Kathleen Turner acts comfortable in own skin

April 10, 2000|By Marjorie Miller | Marjorie Miller,LOS ANGELES TIMES

LONDON -- Let's cut to the chase. A lot of women in their 40s will not undress in front of a mirror. Some stay married so they'll never have to take their clothes off in front of another man. And then there is Kathleen Turner, who is making her West End debut as the middle-aged Mrs. Robinson -- in the nude.

True, she is only naked for a minute and she is illuminated by a soft backlight, the stage equivalent of an airbrush, if there is one. She is in great shape and a stunning heir to the role seared into a generation's memory by Anne Bancroft in the 1967 film of the same name, "The Graduate."

But Turner is also 45 and risks comparisons with her sexy, twentysomething self in the film "Body Heat," as well as with actress Nicole Kidman's buff performance in "The Blue Room" last year, which was described as "pure theatrical Viagra." How does Turner get up the nerve?

"It's really tough," Turner said in her dressing room at the Gielgud Theatre. After a preview, the director noted that Turner was "adding a beat" before dropping her towel. "I said, `No, I am not adding a beat. I am trying to make myself do it.' "

It is a day before the play officially opens, and Turner is fiddling with the Waterford crystal goblets she plans to put in her co-stars' rooms along with a celebratory bottle of champagne.

Turner looks gorgeous in a black knit dress that offsets her blond waves and a face that is softer and more interesting than it was in her pug-nosed youth. She explains that the nudity was written into the script by Terry Anderson, who also directs the play.

"I thought, `My God, how shocking and what a wonderful impact.' At the same time, I thought, `Well, we'll see whether or not I'll do that,' " Turner said. "Throughout the rehearsal, Terry said either we'll get there or we won't. If it's appropriate, you'll know it. The closer we got to the first audience, the more convinced I became that it was right."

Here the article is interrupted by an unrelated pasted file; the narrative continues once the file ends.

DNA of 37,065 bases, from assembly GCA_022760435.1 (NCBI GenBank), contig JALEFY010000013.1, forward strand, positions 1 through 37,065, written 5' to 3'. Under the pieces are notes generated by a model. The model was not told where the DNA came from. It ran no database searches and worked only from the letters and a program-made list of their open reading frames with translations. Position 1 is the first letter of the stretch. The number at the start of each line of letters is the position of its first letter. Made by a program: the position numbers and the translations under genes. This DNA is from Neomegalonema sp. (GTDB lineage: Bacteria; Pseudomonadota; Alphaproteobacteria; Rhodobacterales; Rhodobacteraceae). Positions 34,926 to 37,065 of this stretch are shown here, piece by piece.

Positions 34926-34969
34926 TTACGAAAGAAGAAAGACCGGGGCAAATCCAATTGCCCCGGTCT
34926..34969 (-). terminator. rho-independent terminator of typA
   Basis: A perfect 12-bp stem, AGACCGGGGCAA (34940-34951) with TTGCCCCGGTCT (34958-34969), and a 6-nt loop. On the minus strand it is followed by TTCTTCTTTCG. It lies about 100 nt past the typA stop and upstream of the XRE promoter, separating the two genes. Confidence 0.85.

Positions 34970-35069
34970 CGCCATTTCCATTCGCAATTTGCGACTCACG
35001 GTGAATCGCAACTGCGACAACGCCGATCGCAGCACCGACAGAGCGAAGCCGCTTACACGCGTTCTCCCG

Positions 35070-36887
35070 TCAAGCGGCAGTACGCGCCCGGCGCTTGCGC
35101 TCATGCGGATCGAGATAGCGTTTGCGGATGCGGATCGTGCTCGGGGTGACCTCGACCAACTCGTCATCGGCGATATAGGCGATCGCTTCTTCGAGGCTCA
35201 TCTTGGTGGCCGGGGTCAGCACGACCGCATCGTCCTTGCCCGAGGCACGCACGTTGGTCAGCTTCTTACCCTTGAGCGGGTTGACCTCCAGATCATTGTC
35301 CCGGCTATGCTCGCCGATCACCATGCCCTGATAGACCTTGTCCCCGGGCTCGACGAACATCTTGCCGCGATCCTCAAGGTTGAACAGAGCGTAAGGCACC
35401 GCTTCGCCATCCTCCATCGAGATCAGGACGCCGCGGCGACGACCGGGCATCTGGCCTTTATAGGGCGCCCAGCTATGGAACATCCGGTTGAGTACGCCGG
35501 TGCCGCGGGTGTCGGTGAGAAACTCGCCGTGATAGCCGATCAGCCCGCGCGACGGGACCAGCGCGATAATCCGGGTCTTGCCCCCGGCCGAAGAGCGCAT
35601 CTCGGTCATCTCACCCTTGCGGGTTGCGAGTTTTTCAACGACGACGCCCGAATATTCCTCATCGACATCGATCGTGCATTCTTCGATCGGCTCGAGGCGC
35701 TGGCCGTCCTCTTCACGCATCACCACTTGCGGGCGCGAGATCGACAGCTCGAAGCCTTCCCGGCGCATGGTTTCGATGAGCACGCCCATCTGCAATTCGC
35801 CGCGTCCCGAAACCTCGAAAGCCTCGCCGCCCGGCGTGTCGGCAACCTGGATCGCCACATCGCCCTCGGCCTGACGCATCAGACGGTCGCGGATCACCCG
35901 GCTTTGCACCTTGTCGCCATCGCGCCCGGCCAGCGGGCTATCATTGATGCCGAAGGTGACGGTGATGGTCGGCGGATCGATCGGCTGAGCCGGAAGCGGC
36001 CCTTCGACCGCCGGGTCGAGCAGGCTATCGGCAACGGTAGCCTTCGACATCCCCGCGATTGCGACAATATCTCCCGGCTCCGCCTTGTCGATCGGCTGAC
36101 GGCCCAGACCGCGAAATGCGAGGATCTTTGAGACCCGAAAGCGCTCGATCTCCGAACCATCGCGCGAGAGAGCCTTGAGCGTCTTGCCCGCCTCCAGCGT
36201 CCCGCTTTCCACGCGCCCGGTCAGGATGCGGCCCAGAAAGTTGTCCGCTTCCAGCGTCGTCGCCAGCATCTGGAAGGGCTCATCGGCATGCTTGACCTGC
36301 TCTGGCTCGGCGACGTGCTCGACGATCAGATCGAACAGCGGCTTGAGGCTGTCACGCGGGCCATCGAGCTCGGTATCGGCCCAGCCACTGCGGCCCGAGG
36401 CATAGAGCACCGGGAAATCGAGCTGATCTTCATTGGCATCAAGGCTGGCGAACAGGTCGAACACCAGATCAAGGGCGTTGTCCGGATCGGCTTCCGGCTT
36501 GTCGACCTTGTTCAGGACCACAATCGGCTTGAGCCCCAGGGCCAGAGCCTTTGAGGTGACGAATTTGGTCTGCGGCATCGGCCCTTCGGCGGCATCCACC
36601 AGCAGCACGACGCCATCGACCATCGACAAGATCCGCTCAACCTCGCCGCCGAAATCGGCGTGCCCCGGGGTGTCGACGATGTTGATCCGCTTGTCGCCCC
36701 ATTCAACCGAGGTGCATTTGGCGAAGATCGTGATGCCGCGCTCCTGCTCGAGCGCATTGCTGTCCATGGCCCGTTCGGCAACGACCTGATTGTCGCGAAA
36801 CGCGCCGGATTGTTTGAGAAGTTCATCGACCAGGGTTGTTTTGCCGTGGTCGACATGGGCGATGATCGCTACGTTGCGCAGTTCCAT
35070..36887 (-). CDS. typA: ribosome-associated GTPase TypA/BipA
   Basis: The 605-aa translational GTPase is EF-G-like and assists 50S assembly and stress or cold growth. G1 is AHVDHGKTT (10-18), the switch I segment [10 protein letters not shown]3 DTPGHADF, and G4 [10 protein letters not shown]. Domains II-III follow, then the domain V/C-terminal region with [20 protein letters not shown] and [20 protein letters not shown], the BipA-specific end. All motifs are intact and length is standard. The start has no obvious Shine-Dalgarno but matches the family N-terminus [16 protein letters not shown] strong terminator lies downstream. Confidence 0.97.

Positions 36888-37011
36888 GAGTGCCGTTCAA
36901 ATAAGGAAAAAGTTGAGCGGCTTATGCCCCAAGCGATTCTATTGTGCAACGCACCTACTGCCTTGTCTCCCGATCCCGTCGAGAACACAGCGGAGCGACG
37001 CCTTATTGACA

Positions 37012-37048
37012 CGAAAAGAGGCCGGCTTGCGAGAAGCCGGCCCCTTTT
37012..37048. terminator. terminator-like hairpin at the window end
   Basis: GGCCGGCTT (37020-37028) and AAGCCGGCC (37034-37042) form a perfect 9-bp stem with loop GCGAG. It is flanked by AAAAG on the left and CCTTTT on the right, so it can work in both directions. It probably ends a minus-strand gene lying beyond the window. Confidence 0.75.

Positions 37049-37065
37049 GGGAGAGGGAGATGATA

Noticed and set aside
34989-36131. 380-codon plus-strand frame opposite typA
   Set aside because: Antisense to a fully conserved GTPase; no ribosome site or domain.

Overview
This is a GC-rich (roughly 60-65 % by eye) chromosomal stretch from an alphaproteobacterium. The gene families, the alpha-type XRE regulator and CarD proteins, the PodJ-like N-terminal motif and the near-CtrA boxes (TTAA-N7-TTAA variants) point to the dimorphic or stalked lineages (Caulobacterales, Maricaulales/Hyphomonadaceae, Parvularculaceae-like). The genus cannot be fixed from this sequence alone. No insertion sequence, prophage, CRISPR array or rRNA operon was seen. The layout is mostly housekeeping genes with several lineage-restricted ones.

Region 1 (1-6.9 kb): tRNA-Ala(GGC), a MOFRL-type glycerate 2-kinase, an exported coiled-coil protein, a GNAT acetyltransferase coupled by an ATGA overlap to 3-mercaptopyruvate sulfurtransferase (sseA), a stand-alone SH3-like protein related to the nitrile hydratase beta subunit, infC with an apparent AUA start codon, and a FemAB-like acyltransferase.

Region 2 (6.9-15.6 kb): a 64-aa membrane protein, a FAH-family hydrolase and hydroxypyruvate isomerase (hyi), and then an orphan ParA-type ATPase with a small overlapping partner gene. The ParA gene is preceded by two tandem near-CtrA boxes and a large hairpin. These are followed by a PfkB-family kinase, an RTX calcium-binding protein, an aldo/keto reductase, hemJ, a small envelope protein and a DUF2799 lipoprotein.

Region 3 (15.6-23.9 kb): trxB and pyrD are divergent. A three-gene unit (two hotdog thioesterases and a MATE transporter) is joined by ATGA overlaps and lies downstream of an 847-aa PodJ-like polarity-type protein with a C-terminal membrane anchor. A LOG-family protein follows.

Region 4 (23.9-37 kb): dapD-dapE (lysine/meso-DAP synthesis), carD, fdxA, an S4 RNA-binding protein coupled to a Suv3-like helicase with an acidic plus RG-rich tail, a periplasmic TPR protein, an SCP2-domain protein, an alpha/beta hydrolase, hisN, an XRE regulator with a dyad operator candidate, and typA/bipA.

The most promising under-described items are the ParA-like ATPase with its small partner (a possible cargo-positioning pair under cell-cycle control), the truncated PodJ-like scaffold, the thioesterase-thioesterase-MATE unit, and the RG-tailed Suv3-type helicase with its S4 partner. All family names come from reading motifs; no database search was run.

"Look, I am 45. I will never be in my 20s again, nor do I wish to be in many ways. Nor do I wish to undergo any body surgery. But I work out a lot, six days a week. And that really started because of my disease, rheumatoid arthritis. This is as close to curing myself as I can get. The nice result of that is that I'm in pretty good shape," she said.

"So, part of me just said, `Wouldn't it be a good thing to do? To hell with these teen-agers and their non-bodies,' " Turner said. "There is a definitive look for women, which is practically fleshless, and the world just isn't like that and women aren't like that, and I'm sick of pretending that it's great. And so I thought I'd do my little bit for us."

God bless you please, Mrs. Robinson.

Opening night reviews were mixed, although Turner's performance was widely praised. Several critics questioned the point of putting "The Graduate" on stage after such a nearly perfect film.

Turner seduced preview audiences as well with her boldness and female form. A glance around the theater reveals that most of them are middle-aged too. Many of those who identified with Dustin Hoffman's alienated college graduate in the film are paying more attention to Turner's bored Mrs. Robinson when she delivers the killer line, "Do you want me to seduce you, Benjamin?"

"The idea of a seduction of a younger man is still very attractive to men, but now more than ever to women too," Turner said.

But while the alcoholic Mrs. Robinson may be interesting, she is not a nice woman, and the character gave Turner trouble at first: "I don't like the way she treats her husband, her daughter, Benjamin. She is not a woman I admire."

After "The Graduate" completes its West End run at the end of July, Turner will take "Tallulah!" her one-woman play on the life of actress Tallulah Bankhead, on tour in the United States.

There is no contradiction, Turner insists. She is arriving at an age for good female stage roles, but film offers are few and far between. Especially for lead roles, which go to younger women.

"I love doing film. You can be so incredibly precise and exact when the camera is right in your face. When you blink, there is a sentence, a thought. It can be brilliantly exciting work. So, yeah, I kind of mind not having the choices that I want, that excite me. But I don't really know what to do about it," Turner said.

"The film industry is very much controlled by its marketing research, which is youth-oriented, where the market is for tickets, clothes, drinks, whatever might be promoted by a film, which is a lot of things," she said.

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